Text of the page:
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Article date
07 June 2023

Circularity 23 Day One Digest: Changemakers Roundtable and 'Setting Targets for Circular Transformation'

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The first day of the Circularity 23 Conference in Seattle provided valuable insights and actionable recommendations to support collaborative, global efforts to accelerate the circular economy.

The following key takeaways emerged from the Changemakers Roundtable and the Setting Targets for Circular Transformation session, highlighting critical aspects of the circular economy and the challenges it faces.

Making the intangible aspects of circularity visible

One of the overarching themes emphasized the importance of making the intangible aspects of circularity visible. By quantifying and communicating the environmental and social benefits of circular practices, organizations can effectively demonstrate their commitment to sustainability. 

The role of corporates in driving change

Another key takeaway focused on the role of corporates in driving change. It was stressed that sustained and clear requests to policymakers are essential for creating an enabling environment for circular initiatives. Additionally, discussions highlighted the need to incorporate human and social elements into the circularity discourse, as it can bridge divides and foster inclusivity.

Industry-wide collaboration and support mechanisms are crucial to empower SMEs

The conference shed light on the challenges faced by small and medium-sized enterprises (SMEs) in implementing circular practices within their supply chains. Recognizing their limited capabilities, industry-wide collaboration and support mechanisms were deemed crucial to empower SMEs and promote circularity across the board.

Unintended consequences of circular strategies?

Insights shared at the conference underscored the importance of studying trade-offs and rebound effects within the circular system. While progress has been made, more comprehensive research is needed to understand the potential unintended consequences of circular strategies.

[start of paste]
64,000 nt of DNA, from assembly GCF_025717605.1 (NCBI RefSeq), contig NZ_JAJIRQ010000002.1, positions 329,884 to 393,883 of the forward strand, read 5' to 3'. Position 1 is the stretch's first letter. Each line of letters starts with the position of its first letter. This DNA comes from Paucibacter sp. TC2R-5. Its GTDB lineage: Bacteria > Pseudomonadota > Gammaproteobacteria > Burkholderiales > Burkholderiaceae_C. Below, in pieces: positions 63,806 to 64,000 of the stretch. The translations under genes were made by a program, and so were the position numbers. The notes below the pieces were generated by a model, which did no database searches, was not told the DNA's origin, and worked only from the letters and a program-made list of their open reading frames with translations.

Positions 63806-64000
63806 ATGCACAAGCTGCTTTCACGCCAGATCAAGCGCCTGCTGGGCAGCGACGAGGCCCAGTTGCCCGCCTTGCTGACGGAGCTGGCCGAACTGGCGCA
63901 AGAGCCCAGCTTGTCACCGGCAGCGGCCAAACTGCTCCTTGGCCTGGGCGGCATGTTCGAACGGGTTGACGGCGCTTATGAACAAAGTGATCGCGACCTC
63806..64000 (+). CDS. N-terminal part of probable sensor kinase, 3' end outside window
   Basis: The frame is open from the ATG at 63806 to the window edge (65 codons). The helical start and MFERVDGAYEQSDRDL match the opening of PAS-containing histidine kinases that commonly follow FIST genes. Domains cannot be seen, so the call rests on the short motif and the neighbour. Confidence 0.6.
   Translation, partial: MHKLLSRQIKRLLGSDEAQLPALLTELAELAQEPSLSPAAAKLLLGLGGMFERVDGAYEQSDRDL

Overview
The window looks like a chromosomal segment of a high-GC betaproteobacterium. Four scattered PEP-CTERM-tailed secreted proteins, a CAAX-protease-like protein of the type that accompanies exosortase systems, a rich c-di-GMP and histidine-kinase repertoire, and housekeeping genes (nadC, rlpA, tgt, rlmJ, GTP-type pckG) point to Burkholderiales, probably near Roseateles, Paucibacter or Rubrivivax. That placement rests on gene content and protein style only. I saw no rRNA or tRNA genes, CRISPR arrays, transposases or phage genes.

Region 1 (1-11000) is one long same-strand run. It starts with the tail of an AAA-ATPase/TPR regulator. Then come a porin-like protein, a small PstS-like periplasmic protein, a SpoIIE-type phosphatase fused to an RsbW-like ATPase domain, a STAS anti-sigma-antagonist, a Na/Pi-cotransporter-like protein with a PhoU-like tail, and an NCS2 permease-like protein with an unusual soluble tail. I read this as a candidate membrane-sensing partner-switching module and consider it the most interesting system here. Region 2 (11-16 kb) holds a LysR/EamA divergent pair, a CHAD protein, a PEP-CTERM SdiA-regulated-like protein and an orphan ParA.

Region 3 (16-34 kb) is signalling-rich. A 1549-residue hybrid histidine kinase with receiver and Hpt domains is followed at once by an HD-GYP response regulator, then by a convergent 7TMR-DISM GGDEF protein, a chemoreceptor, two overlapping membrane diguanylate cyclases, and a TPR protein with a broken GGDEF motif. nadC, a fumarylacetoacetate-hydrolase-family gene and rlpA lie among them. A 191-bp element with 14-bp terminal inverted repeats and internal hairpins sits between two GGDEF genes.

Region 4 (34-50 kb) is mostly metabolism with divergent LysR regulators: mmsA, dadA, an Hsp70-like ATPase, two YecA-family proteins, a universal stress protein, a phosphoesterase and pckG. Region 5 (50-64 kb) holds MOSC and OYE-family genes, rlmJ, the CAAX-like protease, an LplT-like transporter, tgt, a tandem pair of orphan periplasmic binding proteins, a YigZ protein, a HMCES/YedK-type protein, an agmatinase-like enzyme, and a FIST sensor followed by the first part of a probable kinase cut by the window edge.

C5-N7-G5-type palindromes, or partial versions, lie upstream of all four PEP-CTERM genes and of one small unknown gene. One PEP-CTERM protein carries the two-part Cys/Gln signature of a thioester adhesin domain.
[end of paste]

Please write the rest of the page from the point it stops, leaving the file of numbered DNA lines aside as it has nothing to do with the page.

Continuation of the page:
Effective regulation is shaped via public/private sector collaboration

Regulation, particularly in the context of waste management, was identified as essential in the United States. There remains resistance to Extended Producer Responsibility (EPR) policies, which could greatly contribute to a more circular economy. Stakeholders emphasized the need for collaborative efforts between the public and private sectors to shape effective regulations.

An abundance of reporting frameworks

The proliferation of reporting frameworks in the field of circularity was acknowledged as a double-edged sword. While these frameworks enhance transparency and accountability, there is a risk of a narrow mindset and a challenge in setting ambitious goals. Striking a balance between reporting and goal-setting is crucial to avoid getting lost in the abundance of frameworks.

Information sharing through industry partnerships

The significance of industry partnerships for information sharing was emphasized, with the aviation recycling partnership serving as an example. Collaborative initiatives among key stakeholders can foster innovation, knowledge exchange, and accelerated progress toward circularity.


Considering these key takeaways, several learning points emerged specifically related to target-setting work. It was emphasized that this endeavor should not be viewed as just another different framework compared to existing ones like Circulytics. Addressing tensions, such as varying approaches to water use between Circulytics and the Science-Based Targets Initiative (SBTi), is essential for harmonization and credibility.

Furthermore, the integration of CO2 measurement into the target-setting workstream was identified as a useful step. This alignment strengthens the holistic perspective and ensures consistency across environmental metrics.

Recognizing the varying considerations between business-to-business (B2B) and business-to-consumer (B2C) industries, it may be necessary for organizations working to actualize circular practices to address their unique challenges and requirements separately. Procurement was also highlighted as a particularly critical area to focus on, given its potential to drive circularity throughout supply chains.

Overall, the Circularity 23 Conference showcased the evolving landscape of circularity and the imperative for organizations to actively engage in circular practices. By leveraging partnerships, engaging policymakers, and incorporating the social dimension into communications and strategy, organizations can play a pivotal role in driving the transition toward a sustainable and circular future.

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